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ROOFING INSPECTION & REPAIR
AMERICAN CEMWOOD ROOFING
BEST ROOFING PRACTICES
BUILT UP ROOFS
CATHEDRAL CEILING VENTILATION
CERTIFICATIONS for ROOFING CONTRACTORS
CHIMNEY FLASHING Mistakes & Leaks
COLD WEATHER ROOF TROUBLE
DECKS, ROOFTOP CONSTRUCTION
EPDM, RUBBER, PVC ROOFING
EXTRACTIVE BLEEDING on SHINGLES
FIRE RETARDANT PLYWOOD
FLASHING on BUILDINGS
FLASHING, ASPHALT SHINGLE VALLEYS
FLASHING, CHIMNEY Mistakes & Leaks
FLASHING, CLAY TILE ROOFS
FLASHING MEMBRANES PEEL & STICK
FLASHING for METAL ROOFS
FLASHING ROOF WALL DETAILS
FLASHING ROOF-WALL SNAFU
FLASHING SIDING DETAILS
FLASHING WALL DETAILS
FLASHING WINDOW DETAILS
FLASHING WOOD ROOF DETAILS
FLAT ROOF MOISTURE & CONDENSATION
Green House or Solarium Roof Leaks
HEAT TAPES & CABLES on Roofs for Ice Dams
ICE DAM PREVENTION
MASONITE WOODRUF FIBERBOARD ROOFING
NOISE CONTROL for ROOFS
PLASTIC ROOFING TYPES
PVC, EPDM, RUBBER ROOFING
ROOF ARCHITECTURAL STYLES - PHOTO GUIDE
ROOF CLEANING RECOMMENDATIONS
ROOF COLOR RECOMMENDATIONS
ROOF DORMER TYPES - PHOTO GUIDE
ROOF INSPECTION SAFETY & LIMITS
ROOF JOB PROBLEMS, RESOLVING
ROOF LEAK DIAGNOSIS & REPAIR
ROOF NOISE TRANSMISSION
ROOF REPLACEMENT SNAFUs
ROOFING FELT UNDERLAYMENT REQUIREMENTS
ROOFING MATERIALS, Age, Types
ROOFING TILE SHAPES & PROFILES
ROOFING UNDERLAYMENT BEST PRACTICES
SADDLE CONSTRUCTION at CHIMNEYS
SNOW GUARDS & SNOW BRAKES
STANDARDS for ROOFING
STRESS SKIN INSULATED PANELS
TEST LABS - ROOF SHINGLE
TREES & SHRUBS, TRIM OFF BUILDING
TRUSSES, Floor & Roof
UNDERLAYMENT REQUIREMENTS on ROOFS
VENTILATION in BUILDINGS
WALK-ON ROOF SURFACES
WARRANTIES for ROOF SHINGLES
WORKMANSHIP & ROOF DAMAGE
Guide to assessing, repairing & preventing wind damage to roofing: this document discusses how to evaluate wind damage to asphalt shingle roofs and tells readers how to identify & explain the most-common failure mechanisms such as improper nailing, failure of shingles to seal. This information is useful when considering how to obtain asphalt roofing shingle failure claims assistance. These defects occur on both organic-mat or fiberglass-mat asphalt roof shingles. Readers are also invited contribute roof failure information to the web author for research purposes. web author for research purposes. Readers should also see ASPHALT SHINGLE INSTALLATION. For clay or concrete tile roofs, see CLAY TILE WIND & SEISMIC CONNECTORS where we describe special connectors used for roofing tiles in high wind, hurricane, and seismic areas. Standard clay tile roof connectors are discussed at CLAY TILE ROOF CONNECTIONS.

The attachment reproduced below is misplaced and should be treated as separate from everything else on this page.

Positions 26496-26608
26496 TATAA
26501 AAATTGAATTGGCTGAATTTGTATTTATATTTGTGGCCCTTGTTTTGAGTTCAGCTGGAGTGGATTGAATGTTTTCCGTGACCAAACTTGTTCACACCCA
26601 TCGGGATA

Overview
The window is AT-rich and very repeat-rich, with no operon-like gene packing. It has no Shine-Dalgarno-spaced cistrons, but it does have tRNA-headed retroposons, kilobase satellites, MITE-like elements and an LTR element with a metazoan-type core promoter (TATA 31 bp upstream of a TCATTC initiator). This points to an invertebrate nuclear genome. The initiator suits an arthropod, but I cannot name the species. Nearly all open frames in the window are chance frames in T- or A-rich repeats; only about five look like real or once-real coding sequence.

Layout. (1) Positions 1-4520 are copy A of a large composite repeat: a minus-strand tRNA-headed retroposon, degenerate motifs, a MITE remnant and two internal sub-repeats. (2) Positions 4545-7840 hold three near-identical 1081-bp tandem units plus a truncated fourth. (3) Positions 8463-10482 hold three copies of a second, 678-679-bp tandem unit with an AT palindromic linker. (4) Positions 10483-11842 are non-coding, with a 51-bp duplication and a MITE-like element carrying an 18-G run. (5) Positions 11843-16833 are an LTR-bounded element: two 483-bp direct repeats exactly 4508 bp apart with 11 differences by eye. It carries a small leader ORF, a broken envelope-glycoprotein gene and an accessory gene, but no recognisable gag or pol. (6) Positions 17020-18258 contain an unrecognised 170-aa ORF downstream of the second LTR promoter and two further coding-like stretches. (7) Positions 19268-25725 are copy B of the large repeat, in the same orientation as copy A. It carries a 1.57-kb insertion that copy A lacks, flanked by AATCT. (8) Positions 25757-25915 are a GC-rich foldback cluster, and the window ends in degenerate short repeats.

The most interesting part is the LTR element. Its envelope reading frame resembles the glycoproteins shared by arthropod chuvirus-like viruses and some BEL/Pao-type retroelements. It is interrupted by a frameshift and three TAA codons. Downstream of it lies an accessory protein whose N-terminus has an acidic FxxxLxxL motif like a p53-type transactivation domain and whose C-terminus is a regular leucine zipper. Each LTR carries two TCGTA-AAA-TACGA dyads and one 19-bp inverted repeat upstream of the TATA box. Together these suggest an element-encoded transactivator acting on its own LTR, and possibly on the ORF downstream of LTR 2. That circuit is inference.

Green links show where you are. © Copyright 2013 InspectAPedia.com, All Rights Reserved. Author Daniel Friedman.
Workmanship and Wind Damage Assessment for Asphalt Shingle Roofs
As stated in Best Practices Guide to Residential Construction:
Proper roof shingle nailing is what keeps shingles on the roof in a high wind
Just How Important is Nailing in Roof Shingle Wind Damage Prevention?
Roofing Shingle Glue Strip or Glue Tab Adhesion Failure as Contributor to Wind Damage to Asphalt Shingle Roofs
Our photo (left) shows a typical 3-tab asphalt roof shingle (this one is made by GAF™). The shiny black strips form the "glue line" on the shingle. This adhesive is intended to bond to the three tabs of the next shingles nailed atop of this one when the roof is later warmed by sunlight.
On occasions, particularly during high wind conditions such as hurricanes, defective glue strips or adhesive strips on the underside of asphalt shingles may not provide sufficient adhesion, or if the shingles were not properly handled and the glue strip was dirty, an adhesion failure can lead to failure of the shingle tabs to adhere to the nailed-down header of the shingle above. In this case exposure to high winds can cause shingles to tear or blow off of the roof, increasing the degree of water damage inside the building when such winds are accompanied by rain.
In most climates exposure to even a few weeks of normal sunlight will cause the glue tabs on the under-side of asphalt roof shingles to soften and adhere to the surface below.